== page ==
Soybean Innovations

SoybeanInnovations-Header-(940x430)_RD3QUALISOY supports innovation. Society has looked for ways to advance technologies and processes to improve agricultural outputs for centuries. From the plow to pasteurization to yield monitors and GPS-enabled tractors, innovation has long been at the forefront of agriculture and food production. It can help the food industry answer consumer demand for foods with improved product nutrition, and enhance ingredient performance and functionality to benefit their operations.

Advances in Soybean Breeding

Though products like high oleic soybeans and other traits in the pipeline are largely developed through modern biotechnology, innovation comes in many forms. Humans first saved seeds of crops that had desirable traits thousands of years ago, and techniques have advanced exponentially over time. Traditional breeding techniques may select for a more flavorful tomato, a seedless watermelon or a higher-yielding corn variety.

History of Genetic Modification

Multiple Growing Systems

GE=Genetically engineered







The majority of soybean farms in the United States employ the use of biotechnology. Both conventional and organic systems play a role.

Agriculture Embraces Sustainability and Biotechnology

When herbicide-tolerant crops became available to farmers, it soon became the fastest adopted crop technology in recent history. And, for good reason. The benefits to farmers were tremendous – reduced herbicide applications, decreased weed and insect pressure, increased yields and profits, as well as a plethora of environmental benefits. Now, after nearly 20 years since the introduction of the first genetically modified crop, farmers still embrace biotechnology. Advances in the field aim to increase nutritional benefits for consumers, protect against extreme weather conditions and address malnutrition around the globe.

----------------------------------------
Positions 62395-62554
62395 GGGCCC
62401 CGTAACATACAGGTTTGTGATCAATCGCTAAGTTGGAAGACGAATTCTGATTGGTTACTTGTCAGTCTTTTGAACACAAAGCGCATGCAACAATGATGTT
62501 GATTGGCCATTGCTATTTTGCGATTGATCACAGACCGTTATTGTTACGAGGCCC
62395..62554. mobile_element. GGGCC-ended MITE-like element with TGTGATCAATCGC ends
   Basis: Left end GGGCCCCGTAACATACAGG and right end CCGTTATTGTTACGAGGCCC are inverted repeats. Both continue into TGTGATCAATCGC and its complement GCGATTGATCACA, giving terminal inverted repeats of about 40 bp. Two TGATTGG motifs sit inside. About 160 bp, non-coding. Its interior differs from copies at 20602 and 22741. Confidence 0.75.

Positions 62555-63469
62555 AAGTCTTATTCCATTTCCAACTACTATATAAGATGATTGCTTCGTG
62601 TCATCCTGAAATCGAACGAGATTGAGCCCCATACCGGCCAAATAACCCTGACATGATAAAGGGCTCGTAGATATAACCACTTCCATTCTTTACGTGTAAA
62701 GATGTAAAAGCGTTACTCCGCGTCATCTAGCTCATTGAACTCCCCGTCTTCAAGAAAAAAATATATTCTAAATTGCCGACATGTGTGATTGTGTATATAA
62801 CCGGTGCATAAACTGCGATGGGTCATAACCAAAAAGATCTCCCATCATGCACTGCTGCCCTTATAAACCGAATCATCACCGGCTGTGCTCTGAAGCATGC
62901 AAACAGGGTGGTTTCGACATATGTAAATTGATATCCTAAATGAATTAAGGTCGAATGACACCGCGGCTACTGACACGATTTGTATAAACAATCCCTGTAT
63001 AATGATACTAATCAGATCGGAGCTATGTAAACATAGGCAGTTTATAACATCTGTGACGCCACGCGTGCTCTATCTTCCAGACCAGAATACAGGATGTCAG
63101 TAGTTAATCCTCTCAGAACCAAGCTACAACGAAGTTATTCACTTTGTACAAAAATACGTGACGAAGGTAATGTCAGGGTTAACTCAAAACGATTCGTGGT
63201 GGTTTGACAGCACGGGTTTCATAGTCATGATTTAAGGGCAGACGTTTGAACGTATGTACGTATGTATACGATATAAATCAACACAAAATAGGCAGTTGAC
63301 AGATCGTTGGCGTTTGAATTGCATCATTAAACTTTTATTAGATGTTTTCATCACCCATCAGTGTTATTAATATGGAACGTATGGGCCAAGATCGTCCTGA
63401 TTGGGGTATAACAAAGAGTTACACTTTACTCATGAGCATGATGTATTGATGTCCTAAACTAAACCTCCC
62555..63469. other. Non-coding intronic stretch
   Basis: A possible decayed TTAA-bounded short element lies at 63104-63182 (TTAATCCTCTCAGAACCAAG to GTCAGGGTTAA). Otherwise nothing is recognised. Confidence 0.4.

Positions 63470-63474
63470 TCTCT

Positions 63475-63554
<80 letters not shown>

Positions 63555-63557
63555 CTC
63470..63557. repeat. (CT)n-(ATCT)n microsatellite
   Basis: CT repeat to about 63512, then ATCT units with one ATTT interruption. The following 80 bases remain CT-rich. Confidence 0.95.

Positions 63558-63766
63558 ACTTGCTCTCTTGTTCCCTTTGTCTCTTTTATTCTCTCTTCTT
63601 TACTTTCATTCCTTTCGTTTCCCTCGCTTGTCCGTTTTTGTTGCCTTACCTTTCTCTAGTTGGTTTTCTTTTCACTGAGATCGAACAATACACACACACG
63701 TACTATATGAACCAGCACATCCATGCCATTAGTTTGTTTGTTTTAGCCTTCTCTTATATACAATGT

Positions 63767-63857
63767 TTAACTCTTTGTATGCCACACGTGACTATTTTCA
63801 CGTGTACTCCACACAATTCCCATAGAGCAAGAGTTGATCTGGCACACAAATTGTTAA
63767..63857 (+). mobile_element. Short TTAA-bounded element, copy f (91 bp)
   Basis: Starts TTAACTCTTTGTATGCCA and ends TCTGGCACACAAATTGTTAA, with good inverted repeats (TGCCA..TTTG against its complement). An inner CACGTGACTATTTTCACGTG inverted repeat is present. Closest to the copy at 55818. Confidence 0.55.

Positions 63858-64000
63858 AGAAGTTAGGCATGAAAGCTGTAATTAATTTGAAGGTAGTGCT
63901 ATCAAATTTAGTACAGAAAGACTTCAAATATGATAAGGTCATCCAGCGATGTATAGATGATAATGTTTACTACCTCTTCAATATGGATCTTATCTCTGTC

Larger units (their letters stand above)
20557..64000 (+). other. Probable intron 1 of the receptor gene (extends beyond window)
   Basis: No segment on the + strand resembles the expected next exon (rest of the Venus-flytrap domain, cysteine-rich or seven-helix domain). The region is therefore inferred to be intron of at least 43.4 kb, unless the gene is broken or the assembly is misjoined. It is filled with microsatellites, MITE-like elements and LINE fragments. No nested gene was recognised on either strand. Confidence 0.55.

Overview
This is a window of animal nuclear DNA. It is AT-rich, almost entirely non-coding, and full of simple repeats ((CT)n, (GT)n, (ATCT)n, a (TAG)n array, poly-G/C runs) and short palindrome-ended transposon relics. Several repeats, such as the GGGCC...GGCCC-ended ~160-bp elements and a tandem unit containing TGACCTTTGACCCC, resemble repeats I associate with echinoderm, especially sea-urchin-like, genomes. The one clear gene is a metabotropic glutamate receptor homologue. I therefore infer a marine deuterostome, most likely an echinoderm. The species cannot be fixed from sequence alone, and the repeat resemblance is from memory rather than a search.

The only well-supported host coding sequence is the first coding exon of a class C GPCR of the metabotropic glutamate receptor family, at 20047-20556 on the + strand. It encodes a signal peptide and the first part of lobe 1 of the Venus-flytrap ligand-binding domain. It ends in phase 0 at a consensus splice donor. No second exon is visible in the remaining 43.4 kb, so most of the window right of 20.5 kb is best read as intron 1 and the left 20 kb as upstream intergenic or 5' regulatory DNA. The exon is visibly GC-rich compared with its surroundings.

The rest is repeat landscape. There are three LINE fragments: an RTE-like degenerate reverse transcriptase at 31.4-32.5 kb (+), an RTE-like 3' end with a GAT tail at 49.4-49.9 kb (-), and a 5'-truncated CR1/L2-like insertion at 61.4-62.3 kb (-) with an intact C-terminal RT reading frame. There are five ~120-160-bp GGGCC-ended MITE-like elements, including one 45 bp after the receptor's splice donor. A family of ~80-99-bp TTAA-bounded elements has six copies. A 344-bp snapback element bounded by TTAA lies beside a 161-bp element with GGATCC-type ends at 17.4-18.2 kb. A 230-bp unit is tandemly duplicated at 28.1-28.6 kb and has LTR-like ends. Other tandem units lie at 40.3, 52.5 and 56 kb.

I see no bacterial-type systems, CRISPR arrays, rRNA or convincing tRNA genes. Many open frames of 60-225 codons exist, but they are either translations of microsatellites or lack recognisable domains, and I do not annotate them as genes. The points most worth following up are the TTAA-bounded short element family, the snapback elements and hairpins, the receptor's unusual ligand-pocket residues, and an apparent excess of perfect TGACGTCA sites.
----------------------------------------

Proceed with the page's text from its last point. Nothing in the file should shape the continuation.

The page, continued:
Farmers are the quintessential stewards of the land. Many will tell you their goal is to improve the soil on their farms for future generations.
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Biotechnology: Oil Traits, Benefits & Safety

Biotechnology can contribute to that important goal of using environmentally sustainable farming practices.

  • Reduction of pesticides allows for use of more environmentally-friendly herbicides.
  • Preserves and improves soil quality through use of conservation tillage and no-till practices.
  • Reduces nutrients in farm runoff, increasing crops' fertilizer efficiency and conserving topsoil.
  • Agriculture’s "carbon footprint" is reduced. Biotechnology reduced 58.9 billion pounds of carbon dioxide emissions between 1996 and 2012, equivalent to taking 11.8 million cars off the road for one year.
Soybean Field
Biotechnology can add value for the consumer, such as a higher proportion of healthful fats, which support heart, brain and immune health. It also contributes many improved functionality traits that directly benefit the food industry.

As consumer understanding continues to grow, so does the potential for biotechnology to significantly contribute to progress in the food industry. To find out more, read the latest QUALISOY brochure, Biotechnology: Where Food Meets Innovation.

High Oleic Soybeans

High oleic soybeans were derived through biotechnology. Currently, high oleic soybeans are commercially available through two companies – Plenish from DuPoint Pioneer and Vistive Gold from Monsanto.

PlenishPlenish high oleic soybeans are deregulated for global trade, with the exception of the EU, which is pending and expected in 2015. The European Food Safety Authority has approved the high oleic trait, but two steps remain for overall EU approval.

Vistive GoldVistive Gold high oleic soybeans are deregulated for trade in all key countries except China and the EU. These remaining approvals are expected in 2015. 

Both brands are an excellent choice for high stability needs.

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Plenish High Oleic Soybean Oil
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Vistive Gold High Oleic Soybean Oil